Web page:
Legend and legacy in Napa: the Harlan family and Promontory

The Harlan family isn’t like other families. We spent time with Will Harlan and Managing Director of Winegrowing Cory Empting to talk about Promontory, the vision and philosophy behind it – and why the 2020 vintage is a pivotal moment in this special estate’s tale
Legend and legacy in Napa: the Harlan family and Promontory

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Much has been written about Promontory. The property was discovered by Bill Harlan in the 1980s, hidden behind a ridgeline in Oakville, and its story – one that almost feels mythical – has been told many times (including by us).  

Those stories, however, don’t prepare you for standing in this vineyard. “The territory”, as the team refers to the estate itself, is totally hidden from view – a good 10-minute drive from the winery (which looks out over the Harlan Estate vineyards), tucked to the south, over the hills from Dominus, found via a warren of dirt-tracks that cut through the forest, until – suddenly – you’re there.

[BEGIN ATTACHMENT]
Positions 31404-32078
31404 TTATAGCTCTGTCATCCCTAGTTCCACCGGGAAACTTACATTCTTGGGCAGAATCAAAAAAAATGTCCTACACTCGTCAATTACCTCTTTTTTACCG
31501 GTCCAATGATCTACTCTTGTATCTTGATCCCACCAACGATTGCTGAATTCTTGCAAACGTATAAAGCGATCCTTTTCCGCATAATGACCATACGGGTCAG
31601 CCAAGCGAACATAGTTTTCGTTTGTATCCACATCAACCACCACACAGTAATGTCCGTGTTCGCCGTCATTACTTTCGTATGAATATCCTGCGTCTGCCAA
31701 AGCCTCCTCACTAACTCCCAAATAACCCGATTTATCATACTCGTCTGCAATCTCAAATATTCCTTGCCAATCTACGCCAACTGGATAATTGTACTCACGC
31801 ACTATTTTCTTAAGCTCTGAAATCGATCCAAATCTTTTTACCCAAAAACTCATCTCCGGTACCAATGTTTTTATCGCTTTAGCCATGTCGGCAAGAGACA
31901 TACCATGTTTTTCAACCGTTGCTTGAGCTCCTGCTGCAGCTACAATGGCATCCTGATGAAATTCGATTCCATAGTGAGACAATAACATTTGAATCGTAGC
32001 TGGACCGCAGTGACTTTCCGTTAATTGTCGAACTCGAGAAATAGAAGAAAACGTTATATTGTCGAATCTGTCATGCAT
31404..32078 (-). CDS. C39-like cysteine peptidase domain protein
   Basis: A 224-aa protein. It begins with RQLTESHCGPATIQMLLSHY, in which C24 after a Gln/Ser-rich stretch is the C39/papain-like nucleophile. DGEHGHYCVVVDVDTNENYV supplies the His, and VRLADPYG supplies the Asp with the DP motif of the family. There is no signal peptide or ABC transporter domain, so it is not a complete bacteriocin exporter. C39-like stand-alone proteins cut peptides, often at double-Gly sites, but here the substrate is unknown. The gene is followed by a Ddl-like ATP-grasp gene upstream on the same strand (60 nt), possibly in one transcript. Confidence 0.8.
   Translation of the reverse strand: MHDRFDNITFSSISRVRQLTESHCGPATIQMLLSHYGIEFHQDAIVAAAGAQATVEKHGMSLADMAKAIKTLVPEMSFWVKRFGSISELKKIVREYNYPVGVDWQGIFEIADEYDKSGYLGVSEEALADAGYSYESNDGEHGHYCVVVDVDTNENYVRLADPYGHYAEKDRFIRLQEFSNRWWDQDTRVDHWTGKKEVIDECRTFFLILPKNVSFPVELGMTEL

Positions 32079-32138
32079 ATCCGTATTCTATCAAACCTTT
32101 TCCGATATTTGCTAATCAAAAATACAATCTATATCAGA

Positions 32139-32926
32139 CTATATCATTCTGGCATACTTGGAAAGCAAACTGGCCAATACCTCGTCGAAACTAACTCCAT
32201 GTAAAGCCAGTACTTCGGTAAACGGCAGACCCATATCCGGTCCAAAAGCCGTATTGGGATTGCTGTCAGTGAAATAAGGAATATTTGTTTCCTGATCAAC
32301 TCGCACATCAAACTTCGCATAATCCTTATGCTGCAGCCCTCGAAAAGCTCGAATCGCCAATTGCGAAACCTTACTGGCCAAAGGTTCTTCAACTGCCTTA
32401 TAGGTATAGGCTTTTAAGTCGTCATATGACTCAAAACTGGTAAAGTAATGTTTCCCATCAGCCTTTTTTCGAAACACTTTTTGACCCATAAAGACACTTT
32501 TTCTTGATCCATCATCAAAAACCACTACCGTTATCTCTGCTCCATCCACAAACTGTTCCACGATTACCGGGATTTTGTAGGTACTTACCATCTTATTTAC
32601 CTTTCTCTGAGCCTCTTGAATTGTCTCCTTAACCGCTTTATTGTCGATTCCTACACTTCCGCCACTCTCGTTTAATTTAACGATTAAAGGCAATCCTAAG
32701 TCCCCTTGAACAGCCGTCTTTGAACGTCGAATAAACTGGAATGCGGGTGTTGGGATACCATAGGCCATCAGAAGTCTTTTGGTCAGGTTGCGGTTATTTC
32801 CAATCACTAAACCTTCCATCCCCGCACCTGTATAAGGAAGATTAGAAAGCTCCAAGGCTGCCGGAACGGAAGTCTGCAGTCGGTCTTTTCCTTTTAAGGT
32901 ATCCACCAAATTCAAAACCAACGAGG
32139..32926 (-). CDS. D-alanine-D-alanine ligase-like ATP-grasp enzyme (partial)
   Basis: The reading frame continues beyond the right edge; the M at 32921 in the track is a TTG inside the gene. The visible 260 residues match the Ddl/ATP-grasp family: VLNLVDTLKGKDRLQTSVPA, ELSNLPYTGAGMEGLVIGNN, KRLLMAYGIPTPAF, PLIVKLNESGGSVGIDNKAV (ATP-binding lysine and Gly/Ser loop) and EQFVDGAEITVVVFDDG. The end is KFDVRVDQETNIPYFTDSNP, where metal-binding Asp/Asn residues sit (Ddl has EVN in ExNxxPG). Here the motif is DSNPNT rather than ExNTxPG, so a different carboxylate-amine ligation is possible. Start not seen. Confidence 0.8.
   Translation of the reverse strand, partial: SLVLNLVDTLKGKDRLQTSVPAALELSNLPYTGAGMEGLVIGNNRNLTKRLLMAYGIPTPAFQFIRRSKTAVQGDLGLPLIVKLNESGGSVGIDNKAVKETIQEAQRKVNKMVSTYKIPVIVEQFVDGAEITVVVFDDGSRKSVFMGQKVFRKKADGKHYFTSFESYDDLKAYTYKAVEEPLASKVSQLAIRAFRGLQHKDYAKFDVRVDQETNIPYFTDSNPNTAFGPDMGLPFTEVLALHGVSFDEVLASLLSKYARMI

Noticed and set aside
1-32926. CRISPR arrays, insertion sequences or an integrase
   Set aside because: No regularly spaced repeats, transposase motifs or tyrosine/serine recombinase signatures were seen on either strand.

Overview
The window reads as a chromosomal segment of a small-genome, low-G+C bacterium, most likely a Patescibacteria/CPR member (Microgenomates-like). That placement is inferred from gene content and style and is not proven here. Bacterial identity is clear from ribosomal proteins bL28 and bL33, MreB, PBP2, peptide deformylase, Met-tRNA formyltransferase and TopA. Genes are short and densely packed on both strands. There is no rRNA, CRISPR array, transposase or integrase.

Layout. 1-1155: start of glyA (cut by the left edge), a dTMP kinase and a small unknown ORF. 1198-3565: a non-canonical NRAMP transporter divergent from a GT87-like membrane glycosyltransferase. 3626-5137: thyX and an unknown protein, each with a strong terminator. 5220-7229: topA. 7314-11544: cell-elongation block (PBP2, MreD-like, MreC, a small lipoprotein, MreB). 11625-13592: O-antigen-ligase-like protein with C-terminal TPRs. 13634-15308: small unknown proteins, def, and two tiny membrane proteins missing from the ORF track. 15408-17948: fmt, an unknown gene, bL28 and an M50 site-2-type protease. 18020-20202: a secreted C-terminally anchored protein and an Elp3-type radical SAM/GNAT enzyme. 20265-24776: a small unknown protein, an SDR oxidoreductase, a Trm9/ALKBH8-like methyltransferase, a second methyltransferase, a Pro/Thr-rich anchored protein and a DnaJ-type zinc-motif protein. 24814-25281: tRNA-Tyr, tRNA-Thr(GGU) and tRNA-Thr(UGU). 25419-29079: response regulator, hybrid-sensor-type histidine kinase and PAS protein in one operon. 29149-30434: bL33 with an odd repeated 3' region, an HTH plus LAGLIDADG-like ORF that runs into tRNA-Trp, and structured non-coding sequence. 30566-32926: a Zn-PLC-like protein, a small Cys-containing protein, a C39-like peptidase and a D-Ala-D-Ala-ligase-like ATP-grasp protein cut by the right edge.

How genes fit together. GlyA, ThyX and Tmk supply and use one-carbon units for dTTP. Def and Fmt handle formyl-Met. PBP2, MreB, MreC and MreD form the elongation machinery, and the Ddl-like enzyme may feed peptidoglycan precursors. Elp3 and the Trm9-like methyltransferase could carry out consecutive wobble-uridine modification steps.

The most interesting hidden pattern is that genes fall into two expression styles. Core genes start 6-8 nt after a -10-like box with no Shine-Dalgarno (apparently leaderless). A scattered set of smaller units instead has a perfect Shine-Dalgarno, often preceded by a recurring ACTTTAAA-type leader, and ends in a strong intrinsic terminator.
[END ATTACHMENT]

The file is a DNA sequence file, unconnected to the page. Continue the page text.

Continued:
Perched at the top of just one of the various parcels of vines, Cory Empting (Managing Director of Winegrowing) stops the truck as our jaws drop. We scramble to get out, blinking in the peaceful sunshine that beats down on an enchanting, untamed idyll.

“There’s a quality to the silence out here,” Empting says – breaking the quiet that we’ve been soaking in. As the crow flies, Promontory isn’t far from Harlan Estate – yet the difference is, in Empting’s words, “kinda scary”. Fault lines make for a unique mix of soil types – sedimentary, volcanic and, most importantly and rare for Napa, metamorphic. Plots of vines are sparsely scattered across the wild, forested mountains, the undulating, varied slopes offering an almost endless range of aspect and microclimate. (As one alum told me, laughing, “It’s beautiful – but a total b**** to farm.”) The elevation is higher than at Harlan Estate – with the lowest point at Promontory the equivalent altitude of the highest point at its sibling property – making it generally cooler. Harlan Estate is manicured, while Promontory has a rawness about it – a sense that it isn’t, and never will be, totally domesticated.